July 24, 2024

“Explore your inner beast.” This was the tagline used last year to market the Ford Ranger. With 2.4 tonnes, it is quite a bit of a “light” truck, but the stakes are getting higher. This year, the 3.5 tonnes Ram 1500 “eats utes for breakfast.”

The giant light truck has arrived in Aotearoa, New Zealand. Eight out of 10 most popular passenger vehicles are currently SUVs or utes, with two-thirds of them being registered to be used for personal purposes.

Based on the Household Travel Survey, Many of the trips made with smaller vehicles (such as shopping excursions) are now carried out with these cars.

Moreover, despite the recently-held protests from tradies and farmers over “ute taxes “use tax,” the double-cab light truck has evolved into a highly urban vehicle.

As we looked over the commercials for the vehicles we saw from New Zealand, utes or pickups were one of the best “masculine” marketing strategies. The themes of violence and dominance are prominent: cars come with names like “Raptor” and “Gladiator” and are often referred to in terms of “muscular” and “beasts.”

Many advertisements feature images of driving violently, skiing, and jumping while the vehicle is generally taken from below and moving swiftly toward the camera. SUV marketing is more gender-neutral and emphasizes safety, luxury, and lust.

Trucks versus cars

The problem is that climate change is also super-sizing, like the extreme heat waves in the Pacific Northwest of the US and Canada, and the severe flooding in Europe and worldwide have served to remind us.

Light trucks in urban streets harm the environment on two levels. Because of their size and weight, they emit more CO2 than other vehicles. In a typical year, the 100 Ford Rangers would emit 90 tonnes more CO2 than the equivalent of Toyota Corollas.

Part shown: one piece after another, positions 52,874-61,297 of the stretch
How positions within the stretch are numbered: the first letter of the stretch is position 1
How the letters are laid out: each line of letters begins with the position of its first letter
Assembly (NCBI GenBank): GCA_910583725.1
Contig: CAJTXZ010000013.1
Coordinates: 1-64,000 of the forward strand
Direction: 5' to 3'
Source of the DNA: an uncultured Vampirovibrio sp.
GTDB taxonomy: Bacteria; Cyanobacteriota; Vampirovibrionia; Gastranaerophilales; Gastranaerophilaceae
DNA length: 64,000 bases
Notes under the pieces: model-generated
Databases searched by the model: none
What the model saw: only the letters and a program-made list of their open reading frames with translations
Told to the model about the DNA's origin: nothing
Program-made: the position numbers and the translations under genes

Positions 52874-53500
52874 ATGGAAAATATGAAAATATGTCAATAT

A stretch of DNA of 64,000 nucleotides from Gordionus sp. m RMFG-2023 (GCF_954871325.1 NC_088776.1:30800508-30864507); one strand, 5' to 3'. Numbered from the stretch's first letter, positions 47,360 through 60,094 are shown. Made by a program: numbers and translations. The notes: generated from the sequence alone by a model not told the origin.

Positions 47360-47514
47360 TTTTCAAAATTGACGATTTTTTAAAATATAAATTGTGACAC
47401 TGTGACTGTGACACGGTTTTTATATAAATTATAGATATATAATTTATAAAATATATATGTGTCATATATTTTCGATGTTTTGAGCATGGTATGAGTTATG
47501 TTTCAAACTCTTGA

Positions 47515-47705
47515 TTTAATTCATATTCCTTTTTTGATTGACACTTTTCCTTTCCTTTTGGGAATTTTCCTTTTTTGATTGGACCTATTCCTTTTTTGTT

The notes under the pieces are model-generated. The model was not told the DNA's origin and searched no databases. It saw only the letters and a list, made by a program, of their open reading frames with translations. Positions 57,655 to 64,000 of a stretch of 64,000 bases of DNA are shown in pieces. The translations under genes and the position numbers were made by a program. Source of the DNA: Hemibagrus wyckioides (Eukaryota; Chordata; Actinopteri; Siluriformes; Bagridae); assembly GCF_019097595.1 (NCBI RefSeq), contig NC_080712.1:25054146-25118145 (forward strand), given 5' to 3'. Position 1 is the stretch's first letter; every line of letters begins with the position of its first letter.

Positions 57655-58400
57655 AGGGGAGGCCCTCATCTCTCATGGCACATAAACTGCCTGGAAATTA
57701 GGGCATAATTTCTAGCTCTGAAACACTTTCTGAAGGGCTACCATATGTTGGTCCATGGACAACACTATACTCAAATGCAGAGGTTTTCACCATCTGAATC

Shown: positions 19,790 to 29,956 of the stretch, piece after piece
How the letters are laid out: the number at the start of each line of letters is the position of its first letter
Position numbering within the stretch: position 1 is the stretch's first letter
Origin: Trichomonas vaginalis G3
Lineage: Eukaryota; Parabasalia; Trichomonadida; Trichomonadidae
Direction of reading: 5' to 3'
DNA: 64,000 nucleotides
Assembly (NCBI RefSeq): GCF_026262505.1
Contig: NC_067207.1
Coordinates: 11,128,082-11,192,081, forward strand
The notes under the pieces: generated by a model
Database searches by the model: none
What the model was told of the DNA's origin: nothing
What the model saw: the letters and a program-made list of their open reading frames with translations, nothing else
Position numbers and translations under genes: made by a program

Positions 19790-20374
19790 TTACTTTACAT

Large vehicles also hinder the need to shift to low-carbon modes of transport by blocking pedestrian paths because they have grown beyond parking spaces for cars, making walking and cycling more dangerous and difficult.

The pedestrians and cyclists who are struck by these vehicles are approximately three times as likely to be killed or seriously injured compared to a collision involving a smaller car.

Nature as a marketing tool

It is ironic (but intentionally) nature, and the capacity to be in touch with nature are ongoing marketing themes to sell large four-wheel drive automobiles to urban residents.

As the cultural historian William Rollins has stated, the SUV market has manipulated and misinterpreted a “developing environmental consciousness” into the demand for vehicles with high emissions. As a result, the time needed to design more environmentally friendly vehicles was lost.

In New Zealand, the shift to larger SUVs and utes has essentially wiped out the fuel efficiency gains over the past ten years. Globally, the SUV market was the only industry sector last year where CO? emissions continued to rise despite the pandemic.

The growth in SUV sales has been identified as the second-most-important reason CO2 rises.

This is not a brand-new story.

It is not a novel story. Detroit auto reporter Keith Bradsher’s book from 2002, High and Mighty SUVs: The most dangerous cars in the World and the way they came to be that way, exposes the well-known risks: high levels of emission levels, dangerous pedestrians and other drivers and susceptible to deadly “rollovers.”